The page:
One good example of how this would be useful is Wi-Fi access, which Mike Hearn explains in this video. Today we are surrounded by wi-fi hotspots, but we can’t use them because they are password protected, in part because there’s no good way to charge for their use. When you can pay to use a wi-fi hotspot, it usually entails creating an account with the provider and then purchasing a block of time, perhaps more than you need. Now imagine if you could connect to any open hotspot, without first creating any kind of account, and paying your way by the second or the kilobyte. That’s possible today with Bitcoin, it’s just going to take some time to be implemented. And think of all the other as-yet unimagined ways that this ability to meter could be put to use!
That’s six ways to answer the question, “Why would you use Bitcoin when you can use PayPal or Visa.” There are more. Hearn discusses a bunch in the video. These are all very real in the sense that they are all technically possible today, but certainly speculative in that there remain regulatory and market hurdles ahead. I can certainly understand why some would be skeptical of Bitcoin’s long-term success (I for one am not certain of it), but I really hope we can get to the point were that skepticism is based on more than misunderstandings about what Bitcoin is or what it can and cannot do.
There is bipartisan agreement that the 1996 Telecom Act was antiquated only shortly after President Clinton’s signature had dried on the legislation. There is also consensus that spectrum policy, still largely grounded in the 1934 communications statute, absolutely distorts today’s wireless markets. And there is frequent criticism from thought leaders, right and left, that the FCC has been, for decades, too accommodating to the firms it regulates and too beholden to the status quo (economist Thomas Hazlett quips the agency’s initials stand for “Forever Captured by Corporations”).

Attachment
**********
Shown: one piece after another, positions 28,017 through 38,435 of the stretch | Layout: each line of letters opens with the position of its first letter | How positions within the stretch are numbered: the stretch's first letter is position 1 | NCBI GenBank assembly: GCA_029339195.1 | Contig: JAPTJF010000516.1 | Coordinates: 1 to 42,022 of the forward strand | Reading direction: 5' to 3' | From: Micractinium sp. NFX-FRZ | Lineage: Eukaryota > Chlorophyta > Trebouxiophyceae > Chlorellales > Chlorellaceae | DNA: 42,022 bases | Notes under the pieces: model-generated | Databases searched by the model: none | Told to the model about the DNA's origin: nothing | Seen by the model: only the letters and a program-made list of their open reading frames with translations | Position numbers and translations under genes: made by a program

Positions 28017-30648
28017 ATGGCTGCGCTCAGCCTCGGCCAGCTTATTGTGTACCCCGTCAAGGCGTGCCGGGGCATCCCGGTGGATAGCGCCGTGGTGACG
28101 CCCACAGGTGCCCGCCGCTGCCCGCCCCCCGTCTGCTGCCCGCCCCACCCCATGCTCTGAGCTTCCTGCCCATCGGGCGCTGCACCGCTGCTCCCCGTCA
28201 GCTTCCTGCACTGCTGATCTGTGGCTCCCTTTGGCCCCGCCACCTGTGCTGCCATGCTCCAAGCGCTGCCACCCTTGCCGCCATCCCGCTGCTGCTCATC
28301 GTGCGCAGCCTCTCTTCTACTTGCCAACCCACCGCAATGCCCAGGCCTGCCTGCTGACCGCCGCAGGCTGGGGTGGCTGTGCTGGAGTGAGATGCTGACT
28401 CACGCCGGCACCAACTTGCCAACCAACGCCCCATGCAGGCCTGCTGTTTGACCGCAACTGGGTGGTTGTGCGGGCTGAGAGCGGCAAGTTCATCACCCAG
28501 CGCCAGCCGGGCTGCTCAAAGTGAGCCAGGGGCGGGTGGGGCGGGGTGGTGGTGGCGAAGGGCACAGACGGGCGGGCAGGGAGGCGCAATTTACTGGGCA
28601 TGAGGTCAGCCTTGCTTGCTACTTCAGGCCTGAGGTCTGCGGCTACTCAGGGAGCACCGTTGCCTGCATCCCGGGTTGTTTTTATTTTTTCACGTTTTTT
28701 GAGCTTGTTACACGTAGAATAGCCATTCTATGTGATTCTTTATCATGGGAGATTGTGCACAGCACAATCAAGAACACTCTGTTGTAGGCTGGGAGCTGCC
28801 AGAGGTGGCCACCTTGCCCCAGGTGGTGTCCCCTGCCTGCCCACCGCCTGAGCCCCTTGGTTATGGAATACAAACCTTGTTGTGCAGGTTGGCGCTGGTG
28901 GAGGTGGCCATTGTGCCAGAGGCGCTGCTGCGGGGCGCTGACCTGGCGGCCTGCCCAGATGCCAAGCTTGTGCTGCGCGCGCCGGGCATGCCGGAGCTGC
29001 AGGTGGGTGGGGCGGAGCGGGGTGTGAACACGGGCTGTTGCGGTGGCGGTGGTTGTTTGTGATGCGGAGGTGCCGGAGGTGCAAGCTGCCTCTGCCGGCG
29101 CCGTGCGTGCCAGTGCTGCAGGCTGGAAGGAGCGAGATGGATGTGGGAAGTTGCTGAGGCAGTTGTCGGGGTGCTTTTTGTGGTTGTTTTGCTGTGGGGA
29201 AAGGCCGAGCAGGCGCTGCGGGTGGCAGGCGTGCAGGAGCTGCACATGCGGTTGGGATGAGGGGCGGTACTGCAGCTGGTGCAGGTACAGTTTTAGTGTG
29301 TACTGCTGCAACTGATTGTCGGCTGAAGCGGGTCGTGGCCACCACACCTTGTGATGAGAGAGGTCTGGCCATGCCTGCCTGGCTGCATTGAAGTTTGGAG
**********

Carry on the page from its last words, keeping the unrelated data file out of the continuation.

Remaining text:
For these reasons, members of Congress every few years announce their intention to reform the 1934 and 1996 communications laws and modernize the FCC. Yesterday, some powerful House members unexpectedly reignited hopes that Congress would overhaul our telecom, broadband, and video laws. In a Google Hangout (!), Reps. Fred Upton and Greg Walden said they wanted to take on the ambitious task of passing a new law in 2015.
Much depends on next year’s elections and the composition of Congress, but hopefully the announcement spurs a major re-write that eliminates regulatory distortions in communications, much as airlines and transportation were deregulated in the 1970s–an effort led by reformist Democrats.
In 2005, then-Sen. Jim DeMint proposed such a law–the Digital Age Communications Act (or DACA). More than fifty scholars and technologists crafted the reports that formed the DeMint bill (a majority of the group had served in Democratic administrations, interestingly enough). The bill wasn’t voted on but it’s aged very well in eight years–which you can’t say about the 1996 Act–and represents a great starting point for future legislation.
As Adam has said DACA has five primary reform objectives:
- Replacing the amorphous “public interest” standard with a consumer welfare standard, which is more well-established in field of antitrust law
- Eliminate regulatory silos and level the playing field through deregulation
- Comprehensively reform spectrum not just through more auctioning but through clear property rights
- Reform universal service by either voucherizing it or devolving it to the States and let them run their own telecom welfare programs; and
- Significantly reforming & downsizing the scope of the FCC’s power of the modern information economy
DACA redefines the FCC as a specialized competition agency for the communications sector. The FCC largely sees itself as a competition agency today but the current statutes don’t represent that gradual change in purpose. The FCC is slow, arbitrary, Balkanizes industries artificially, and attempts to regulate in areas it isn’t equipped to regulate–the agency has a notoriously bad record in federal courts. These characteristics create a poor environment for substantial investments in technology and communications infrastructure. DACA isn’t perfect but it is a resilient framework that minimizes the effect of special interests in communications and encourages investments that improve consumers’ lives.